I watched a couple of movies recently which have given me some solace in my dark space. They were the Robert Besson adaptation of the Georges Bernanos novel Diary of Country Priest (Journal d’un Curé de Campagne) and the ‘tour de force’ of Robert Duvall, The Apostle. The main character in one movie is a newly-ordained priest sent to a desolate northern village named Ambricourt, in which he is coolly received; maligned by young, old, rich, poor, male, and female alike; and just can’t seem to ‘win for losing’, as we might say. The other is a Pentecostal preacher who loses his wife and family, and then his church through the political machinations of his ex-wife and the church’s youth pastor. After fatally assaulting his former colleague in an alcohol-fuelled fit of rage, he erases his former identity, leaves Texas for Louisiana, re-baptizes himself with a new name, and (before the law catches up with him) re-establishes himself as pastor of a small but lively church in a bayou village.

The main characters do not triumph over their tormentors in the end, but they do find peace. The young priest of Ambricourt eventually succumbs to stomach cancer, but his final words are ‘What does it matter? All is grace.’ Meanwhile, Duvall’s character, E F Apostle / ‘Sonny’ Dewey, preaches a sermon of fiery passion and grace while the police wait outside his church, and he manages to bring a young mechanic friend to Christ. He rejoices, saying, ‘I may be going to jail tonight, but you’re going to glory!’ In the final scene, he’s back in Texas, leader of a prison chain gang, keeping the rhythm of their work by sing-preaching the praises of Jesus.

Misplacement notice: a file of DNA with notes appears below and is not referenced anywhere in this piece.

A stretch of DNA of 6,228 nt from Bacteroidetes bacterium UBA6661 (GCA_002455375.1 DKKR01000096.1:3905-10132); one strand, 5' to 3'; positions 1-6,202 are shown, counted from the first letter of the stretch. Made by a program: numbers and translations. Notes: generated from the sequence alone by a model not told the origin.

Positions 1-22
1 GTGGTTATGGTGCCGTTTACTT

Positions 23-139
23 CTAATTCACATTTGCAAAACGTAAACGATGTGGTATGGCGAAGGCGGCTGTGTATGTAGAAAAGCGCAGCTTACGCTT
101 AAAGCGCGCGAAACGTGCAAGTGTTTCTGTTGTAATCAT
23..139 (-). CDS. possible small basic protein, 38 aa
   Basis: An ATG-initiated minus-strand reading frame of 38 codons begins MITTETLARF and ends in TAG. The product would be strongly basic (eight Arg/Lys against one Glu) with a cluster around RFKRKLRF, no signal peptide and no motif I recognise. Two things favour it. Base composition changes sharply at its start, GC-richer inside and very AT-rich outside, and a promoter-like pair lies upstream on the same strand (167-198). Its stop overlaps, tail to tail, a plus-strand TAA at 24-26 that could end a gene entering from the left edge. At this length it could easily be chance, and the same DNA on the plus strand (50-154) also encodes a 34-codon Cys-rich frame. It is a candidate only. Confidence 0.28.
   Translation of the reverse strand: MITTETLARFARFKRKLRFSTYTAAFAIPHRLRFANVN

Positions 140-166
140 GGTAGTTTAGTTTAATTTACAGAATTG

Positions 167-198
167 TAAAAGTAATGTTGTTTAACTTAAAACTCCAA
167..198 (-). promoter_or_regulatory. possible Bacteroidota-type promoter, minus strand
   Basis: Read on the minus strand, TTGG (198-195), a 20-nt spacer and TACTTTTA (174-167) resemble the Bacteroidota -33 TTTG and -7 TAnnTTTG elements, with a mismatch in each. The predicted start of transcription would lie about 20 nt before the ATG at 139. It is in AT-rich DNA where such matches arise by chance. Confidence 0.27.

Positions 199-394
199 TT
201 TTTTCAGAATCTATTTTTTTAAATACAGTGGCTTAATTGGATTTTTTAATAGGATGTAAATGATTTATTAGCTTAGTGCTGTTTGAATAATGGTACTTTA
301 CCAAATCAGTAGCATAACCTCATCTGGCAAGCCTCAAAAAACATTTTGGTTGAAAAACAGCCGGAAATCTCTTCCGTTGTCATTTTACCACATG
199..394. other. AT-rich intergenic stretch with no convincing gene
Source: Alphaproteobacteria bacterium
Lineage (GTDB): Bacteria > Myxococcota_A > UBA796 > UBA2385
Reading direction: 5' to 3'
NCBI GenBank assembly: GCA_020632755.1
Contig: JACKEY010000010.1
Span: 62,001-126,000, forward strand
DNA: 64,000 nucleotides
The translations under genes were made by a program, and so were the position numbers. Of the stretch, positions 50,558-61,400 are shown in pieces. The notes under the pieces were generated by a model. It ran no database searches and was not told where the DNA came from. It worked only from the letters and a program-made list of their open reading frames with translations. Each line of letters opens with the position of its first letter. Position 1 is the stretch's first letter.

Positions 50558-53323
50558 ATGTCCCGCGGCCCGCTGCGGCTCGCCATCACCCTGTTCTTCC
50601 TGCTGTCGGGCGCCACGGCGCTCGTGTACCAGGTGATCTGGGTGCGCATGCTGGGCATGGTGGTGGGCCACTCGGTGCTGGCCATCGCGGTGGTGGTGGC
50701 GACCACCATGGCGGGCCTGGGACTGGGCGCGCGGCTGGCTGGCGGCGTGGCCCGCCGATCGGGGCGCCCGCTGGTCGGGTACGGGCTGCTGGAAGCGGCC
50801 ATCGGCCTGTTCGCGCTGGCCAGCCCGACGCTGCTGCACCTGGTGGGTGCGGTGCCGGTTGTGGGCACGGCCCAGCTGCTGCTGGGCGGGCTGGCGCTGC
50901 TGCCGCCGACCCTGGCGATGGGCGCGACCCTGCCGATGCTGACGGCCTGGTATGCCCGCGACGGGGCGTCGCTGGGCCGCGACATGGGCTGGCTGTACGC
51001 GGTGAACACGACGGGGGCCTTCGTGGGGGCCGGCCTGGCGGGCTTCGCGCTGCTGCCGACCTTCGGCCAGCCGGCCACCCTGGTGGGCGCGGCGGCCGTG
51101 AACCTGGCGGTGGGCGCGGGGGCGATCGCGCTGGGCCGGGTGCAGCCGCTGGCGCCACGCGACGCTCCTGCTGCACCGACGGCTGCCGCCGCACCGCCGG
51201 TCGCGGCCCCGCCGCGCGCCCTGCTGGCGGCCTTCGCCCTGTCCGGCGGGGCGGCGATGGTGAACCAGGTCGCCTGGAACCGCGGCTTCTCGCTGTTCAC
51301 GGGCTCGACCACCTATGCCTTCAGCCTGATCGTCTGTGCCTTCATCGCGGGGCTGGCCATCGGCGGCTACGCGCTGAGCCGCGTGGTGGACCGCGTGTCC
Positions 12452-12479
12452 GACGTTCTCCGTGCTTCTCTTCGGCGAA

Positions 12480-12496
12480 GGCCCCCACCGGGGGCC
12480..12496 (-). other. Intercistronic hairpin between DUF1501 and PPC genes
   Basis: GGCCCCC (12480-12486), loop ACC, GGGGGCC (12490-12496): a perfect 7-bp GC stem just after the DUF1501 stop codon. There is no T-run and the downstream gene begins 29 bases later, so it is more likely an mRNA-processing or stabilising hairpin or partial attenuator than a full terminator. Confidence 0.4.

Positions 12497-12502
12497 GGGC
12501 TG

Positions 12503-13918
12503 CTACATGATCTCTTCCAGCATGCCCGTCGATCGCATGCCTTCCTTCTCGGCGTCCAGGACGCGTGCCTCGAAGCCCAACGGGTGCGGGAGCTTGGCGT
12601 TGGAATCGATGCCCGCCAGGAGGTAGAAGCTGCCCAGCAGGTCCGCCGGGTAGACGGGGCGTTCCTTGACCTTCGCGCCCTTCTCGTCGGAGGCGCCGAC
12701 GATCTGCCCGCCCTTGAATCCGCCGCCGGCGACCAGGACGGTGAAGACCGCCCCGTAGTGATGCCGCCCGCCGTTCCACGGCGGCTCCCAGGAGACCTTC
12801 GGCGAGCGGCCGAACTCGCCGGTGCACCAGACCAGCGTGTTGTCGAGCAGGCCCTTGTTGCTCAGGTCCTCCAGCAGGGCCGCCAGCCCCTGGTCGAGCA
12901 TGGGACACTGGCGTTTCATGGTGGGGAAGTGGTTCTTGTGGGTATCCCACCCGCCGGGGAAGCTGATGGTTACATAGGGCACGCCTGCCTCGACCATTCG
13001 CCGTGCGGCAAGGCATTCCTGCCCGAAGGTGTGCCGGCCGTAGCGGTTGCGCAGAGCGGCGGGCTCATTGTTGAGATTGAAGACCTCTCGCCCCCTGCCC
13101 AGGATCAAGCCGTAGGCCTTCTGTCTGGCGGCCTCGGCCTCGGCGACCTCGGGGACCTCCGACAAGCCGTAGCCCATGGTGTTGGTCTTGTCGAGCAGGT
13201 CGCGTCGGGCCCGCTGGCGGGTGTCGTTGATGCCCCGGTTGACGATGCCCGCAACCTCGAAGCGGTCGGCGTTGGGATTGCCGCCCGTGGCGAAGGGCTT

And, being Canadian, of course I watched the passionate yet grace-filled performance of Gord Downie and the rest of the Tragically Hip in the final show of what could very well be the last time they tour and play together. He expressed his gratitude to his fans for keeping him pushing, and he did not let the Prime Minister, who was in attendance, forget that true justice still awaits so many of the First Nations peoples of Canada. If this is his ‘going out party’, he went out on top, the personification of passion, creativity, patriotism, and yes, love.

And then, I remembered the experiences of John Wesley when he met a visiting group of German pastors, among them Peter Böhler. This was in 1738, just after he returned from the American colonies on what was ultimately a failed mission. One evening, when he was visiting with his brother Charles, recovering from pleurisy, John confided in Peter Böhler that he was undergoing a faith crisis. I’ll let John Wesley tell the story in his own words: